Statewide campaign reminds motorists to obey the speed limits
According to the National Highway Traffic Safety Administration, a crash on a road with a speed limit of 65 mph or greater is more than twice as likely to result in a fatality than a crash on a road with a speed limit of 45 or 50 mph and nearly five times as likely as a crash on a road with a speed limit of 40 mph or below. In Missouri specifically, speed contributed to nearly 40 percent of the state’s 921 roadway fatalities in 2018 continuing an alarming trend related to speed over the last 5 years.
The Missouri Coalition for Roadway Safety wants to remind drivers that there is a reason for posted speed limits – the safety of all road users.
“Saving a few extra minutes on your commute is not worth the increased risk of being involved in a crash that could endanger your own life or the lives of everyone else on the road,” said Jon Nelson, chair of the executive committee of the coalition. “Speed is one of the most common contributing factors for fatal crashes in Missouri, and unfortunately, the data shows it’s only becoming more prevalent. We want to change that.”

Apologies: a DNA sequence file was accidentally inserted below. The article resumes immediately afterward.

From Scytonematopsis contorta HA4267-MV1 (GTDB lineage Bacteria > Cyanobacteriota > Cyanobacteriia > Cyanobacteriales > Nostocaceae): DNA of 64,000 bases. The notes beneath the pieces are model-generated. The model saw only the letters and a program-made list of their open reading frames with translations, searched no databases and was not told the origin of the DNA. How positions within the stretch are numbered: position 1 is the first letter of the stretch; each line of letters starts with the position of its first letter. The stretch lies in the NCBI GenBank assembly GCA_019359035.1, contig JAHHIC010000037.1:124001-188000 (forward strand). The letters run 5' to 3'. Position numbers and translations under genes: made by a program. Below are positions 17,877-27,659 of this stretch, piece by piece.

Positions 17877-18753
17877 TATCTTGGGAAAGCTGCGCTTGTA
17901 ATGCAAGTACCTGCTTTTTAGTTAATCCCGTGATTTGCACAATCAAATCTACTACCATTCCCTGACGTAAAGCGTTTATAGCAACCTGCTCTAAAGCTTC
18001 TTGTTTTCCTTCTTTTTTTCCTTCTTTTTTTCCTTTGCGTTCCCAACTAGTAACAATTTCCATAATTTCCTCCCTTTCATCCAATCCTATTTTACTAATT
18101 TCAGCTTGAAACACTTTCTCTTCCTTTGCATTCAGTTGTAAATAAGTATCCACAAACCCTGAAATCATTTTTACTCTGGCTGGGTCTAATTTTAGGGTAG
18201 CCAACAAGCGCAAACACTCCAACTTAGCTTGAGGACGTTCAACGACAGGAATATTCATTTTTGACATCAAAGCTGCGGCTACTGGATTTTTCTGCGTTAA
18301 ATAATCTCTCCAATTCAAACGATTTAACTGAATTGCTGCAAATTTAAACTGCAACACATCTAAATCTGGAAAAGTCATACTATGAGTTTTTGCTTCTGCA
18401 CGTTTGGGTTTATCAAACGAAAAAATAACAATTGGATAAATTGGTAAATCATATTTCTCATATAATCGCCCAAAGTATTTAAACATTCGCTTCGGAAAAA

A statewide speed enforcement campaign will run Oct. 18-20. During this time law enforcement will be actively enforcing Missouri’s speed limit laws and reminding drivers of the increased risks associated with higher speeds.
Speeding is defined as driving in excess of the posted speed limit but driving too fast for conditions can also have dangerous consequences including:
- Reducing a driver’s ability to negotiate curves or maneuver around obstacles in the roadway
- Providing drivers less time to react to adverse conditions
- Extending the distance traveled before a vehicle can stop
- Increasing the distance a vehicle travels once the driver reacts to a hazard.
- Increasing the amount of force involved in a collision
“We often talk about every driver’s responsibility to drive sober and pay attention, and rightfully so,” said Nelson. “Driving an appropriate speed is equally important and impactful for reducing the number of fatalities on Missouri roadways.”